1. Click Add NAT Rule Before “Network Object” NAT Rules…
  2. 5
  3. Pick your inside interface where the server sits.
  4. Pick the interface (most likely outside) where the VPN traffic traverses through.
  5. Add a network object for Source Address; either subnet, range or host IP.
  6. Pick the destination IP/subnet that the VPN interested traffic would match.
  7. To NAT the traffic, enter a network object with the translated IP in the Source Address field.
  8. Check Disable Proxy ARP

8

Once you enter the config, you will get a line in ASDM like this:

9

The resulting command line results will be the following.

object network MY-RSERVER
 host 10.100.1.99
object network MY-RSERVER_VPNNAT
 host 192.168.10.99
object network VPN-NETWORK
 subnet 172.44.0.0 255.255.0.0
nat (DEVPUB,OUTSIDE) 7 source static MY-RSERVER MY-RSERVER_VPNNAT destination static VPN-NETWORK VPN-NETWORK no-proxy-arp

Without these NAT statements your VPN traffic will not properly go over the tunnel.

Network object NAT Rule Changes

The second part that I was not used to was the way that NAT statements were configured for public servers. It was really confusing to me at first because there are so many options with the new version. Simply stated, this is how to do it.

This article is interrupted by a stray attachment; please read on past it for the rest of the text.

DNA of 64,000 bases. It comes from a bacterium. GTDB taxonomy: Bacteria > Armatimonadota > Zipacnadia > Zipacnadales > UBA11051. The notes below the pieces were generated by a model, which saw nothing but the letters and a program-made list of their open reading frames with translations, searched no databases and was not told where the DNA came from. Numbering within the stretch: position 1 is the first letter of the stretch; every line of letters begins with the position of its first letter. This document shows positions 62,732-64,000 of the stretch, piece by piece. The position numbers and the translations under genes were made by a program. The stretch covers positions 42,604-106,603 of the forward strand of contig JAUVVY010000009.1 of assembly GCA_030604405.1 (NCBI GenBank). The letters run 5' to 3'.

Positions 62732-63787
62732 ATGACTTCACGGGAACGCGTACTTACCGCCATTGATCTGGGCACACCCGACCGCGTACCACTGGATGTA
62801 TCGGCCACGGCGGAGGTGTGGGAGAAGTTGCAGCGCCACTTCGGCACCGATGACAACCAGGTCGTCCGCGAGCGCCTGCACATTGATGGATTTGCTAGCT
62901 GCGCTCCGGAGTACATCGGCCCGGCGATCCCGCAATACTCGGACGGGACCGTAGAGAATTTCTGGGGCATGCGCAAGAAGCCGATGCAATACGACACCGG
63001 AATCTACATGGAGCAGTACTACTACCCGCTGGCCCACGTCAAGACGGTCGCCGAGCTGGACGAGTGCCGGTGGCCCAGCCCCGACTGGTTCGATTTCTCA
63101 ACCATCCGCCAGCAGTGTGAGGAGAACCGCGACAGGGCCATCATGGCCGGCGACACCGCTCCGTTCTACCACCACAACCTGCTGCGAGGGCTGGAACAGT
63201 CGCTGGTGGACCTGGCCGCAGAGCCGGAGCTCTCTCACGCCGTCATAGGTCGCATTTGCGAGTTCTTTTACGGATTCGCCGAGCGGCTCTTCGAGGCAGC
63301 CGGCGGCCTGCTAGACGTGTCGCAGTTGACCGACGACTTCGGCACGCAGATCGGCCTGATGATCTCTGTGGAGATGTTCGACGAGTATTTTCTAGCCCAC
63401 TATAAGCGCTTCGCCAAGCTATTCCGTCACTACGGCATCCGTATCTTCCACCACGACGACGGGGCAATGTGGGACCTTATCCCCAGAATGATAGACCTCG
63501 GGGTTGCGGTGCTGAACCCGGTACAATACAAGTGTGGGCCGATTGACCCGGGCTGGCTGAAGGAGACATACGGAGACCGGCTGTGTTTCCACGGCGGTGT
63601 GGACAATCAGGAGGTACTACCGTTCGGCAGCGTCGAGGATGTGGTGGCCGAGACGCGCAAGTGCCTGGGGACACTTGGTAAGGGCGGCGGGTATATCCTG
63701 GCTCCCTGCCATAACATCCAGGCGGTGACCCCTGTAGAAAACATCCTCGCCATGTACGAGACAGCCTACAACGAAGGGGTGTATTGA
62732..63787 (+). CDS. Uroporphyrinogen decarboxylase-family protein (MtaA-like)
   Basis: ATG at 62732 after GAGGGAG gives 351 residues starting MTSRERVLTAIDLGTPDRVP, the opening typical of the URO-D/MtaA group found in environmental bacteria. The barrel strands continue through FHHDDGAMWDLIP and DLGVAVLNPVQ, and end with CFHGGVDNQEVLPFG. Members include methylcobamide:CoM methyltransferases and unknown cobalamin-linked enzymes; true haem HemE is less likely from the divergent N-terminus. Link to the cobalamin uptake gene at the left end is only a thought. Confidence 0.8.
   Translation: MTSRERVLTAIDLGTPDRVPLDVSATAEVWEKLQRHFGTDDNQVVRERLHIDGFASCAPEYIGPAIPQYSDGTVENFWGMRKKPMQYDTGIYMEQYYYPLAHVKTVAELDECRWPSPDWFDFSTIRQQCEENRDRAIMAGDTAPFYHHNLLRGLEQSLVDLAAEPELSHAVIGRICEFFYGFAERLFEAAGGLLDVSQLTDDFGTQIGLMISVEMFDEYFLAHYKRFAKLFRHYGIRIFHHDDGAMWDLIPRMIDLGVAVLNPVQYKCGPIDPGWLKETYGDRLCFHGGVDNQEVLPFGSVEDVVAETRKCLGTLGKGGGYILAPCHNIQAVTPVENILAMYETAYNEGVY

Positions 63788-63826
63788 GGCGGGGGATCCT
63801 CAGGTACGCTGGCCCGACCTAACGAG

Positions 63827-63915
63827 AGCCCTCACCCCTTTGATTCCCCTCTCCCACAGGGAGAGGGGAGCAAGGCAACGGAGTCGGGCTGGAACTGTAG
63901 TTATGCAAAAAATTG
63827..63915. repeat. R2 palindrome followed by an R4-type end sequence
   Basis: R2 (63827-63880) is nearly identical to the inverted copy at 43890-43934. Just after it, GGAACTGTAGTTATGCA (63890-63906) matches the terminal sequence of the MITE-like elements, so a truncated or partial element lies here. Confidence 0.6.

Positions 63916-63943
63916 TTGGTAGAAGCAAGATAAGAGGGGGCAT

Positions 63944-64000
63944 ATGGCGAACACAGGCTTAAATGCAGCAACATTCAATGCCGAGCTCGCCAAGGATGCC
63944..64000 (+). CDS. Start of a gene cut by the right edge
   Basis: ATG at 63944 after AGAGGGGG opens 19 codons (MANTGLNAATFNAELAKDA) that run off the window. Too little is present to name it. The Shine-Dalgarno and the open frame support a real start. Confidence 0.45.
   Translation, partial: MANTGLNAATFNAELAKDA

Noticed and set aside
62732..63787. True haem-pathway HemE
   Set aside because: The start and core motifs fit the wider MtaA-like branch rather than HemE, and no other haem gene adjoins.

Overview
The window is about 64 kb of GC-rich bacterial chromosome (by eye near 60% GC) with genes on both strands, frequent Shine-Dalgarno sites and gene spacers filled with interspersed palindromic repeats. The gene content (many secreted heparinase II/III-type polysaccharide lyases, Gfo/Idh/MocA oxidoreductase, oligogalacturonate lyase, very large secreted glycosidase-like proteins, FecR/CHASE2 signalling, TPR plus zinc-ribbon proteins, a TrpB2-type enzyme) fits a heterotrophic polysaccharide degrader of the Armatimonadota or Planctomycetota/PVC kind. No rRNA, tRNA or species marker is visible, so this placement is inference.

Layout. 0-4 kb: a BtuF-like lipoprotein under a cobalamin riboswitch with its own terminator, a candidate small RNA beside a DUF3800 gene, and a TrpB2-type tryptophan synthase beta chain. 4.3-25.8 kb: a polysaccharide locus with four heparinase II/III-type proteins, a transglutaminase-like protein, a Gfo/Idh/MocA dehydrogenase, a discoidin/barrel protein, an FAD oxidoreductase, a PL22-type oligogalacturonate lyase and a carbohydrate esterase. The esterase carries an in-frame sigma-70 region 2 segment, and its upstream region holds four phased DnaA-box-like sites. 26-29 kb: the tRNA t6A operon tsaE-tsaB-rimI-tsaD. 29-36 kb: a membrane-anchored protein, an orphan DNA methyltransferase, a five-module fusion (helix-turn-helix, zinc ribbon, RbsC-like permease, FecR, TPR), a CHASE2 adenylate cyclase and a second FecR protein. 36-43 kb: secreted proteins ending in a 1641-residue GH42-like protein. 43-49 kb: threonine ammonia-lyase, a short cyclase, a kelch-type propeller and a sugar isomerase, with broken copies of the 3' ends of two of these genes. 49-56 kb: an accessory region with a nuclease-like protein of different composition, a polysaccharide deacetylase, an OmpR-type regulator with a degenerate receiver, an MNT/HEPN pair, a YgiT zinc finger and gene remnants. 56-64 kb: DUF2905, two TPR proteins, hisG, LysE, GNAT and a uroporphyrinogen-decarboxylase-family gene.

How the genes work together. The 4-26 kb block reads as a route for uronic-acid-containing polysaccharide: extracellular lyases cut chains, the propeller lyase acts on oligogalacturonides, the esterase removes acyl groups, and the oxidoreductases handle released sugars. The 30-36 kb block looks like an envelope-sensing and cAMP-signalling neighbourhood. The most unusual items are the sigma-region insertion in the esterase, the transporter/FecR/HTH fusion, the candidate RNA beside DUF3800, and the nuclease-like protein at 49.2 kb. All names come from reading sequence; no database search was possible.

1. Go to the Network Objects pane
  2. 10
  3. Click Add
  4. Enter the name for your object and IP address
  5. Expand the NAT section and click Add Automatic Addresss Translation Rules
  6. Add a network object with the Public IP of the host11
  7. Expand the Advanced… section
  8. Check Disable Proxy ARP
  9. Pick the source interface the server sits on
  10. Pick the destination interface for your public NAT(probably OUTSIDE)12
  11. Click OK

Once the configuration is complete you will get something like this:

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Command line equivalent:

object network MY-RSERVER
 host 10.100.1.99
object network MY-RSERVER_PUB
 host 4.2.2.1
object network MY-RSERVER
 nat (DEVPUB,OUTSIDE) static MY-RSERVER_PUB no-proxy-arp

OUTSIDE ACL Changes

The other issue that I ran into that was EXTREMELY frustrating was the ACL statements needed for the outside interface. In ASA version 8.2 it made sense: allow anyone, to my public IP, on the port I specify. I had all my ACL’s created on migration day, but nothing worked!! Why? Because on the new version your OUTSIDE ACL’s match against the real-IP of the server, not the NAT IP.

This is pretty self explanatory, once you figure it out. All you have to do is make sure your outside interface rules match against the REAL-IP of the server, not the public IP!

14

Command line equivalent:

access-list OUTSIDE_access_in line 1 extended permit tcp any object MY-RSERVER eq https
ASA Appliance to Module Headaches

Load balance based on CPU Load – (Windows 2008 Hosts)

Some load-balanced applications create considerable load independent to number of connections. For example reporting a server may become overloaded if users submit a report that requires a lot of historical data to generate. If there are three servers in a farm and they each have 10 connections, one server could have people running intensive reporting, while the other is sitting idle, which is imperceptible to the ACE with out some sort of CPU inspection. This is where SNMP probes come in…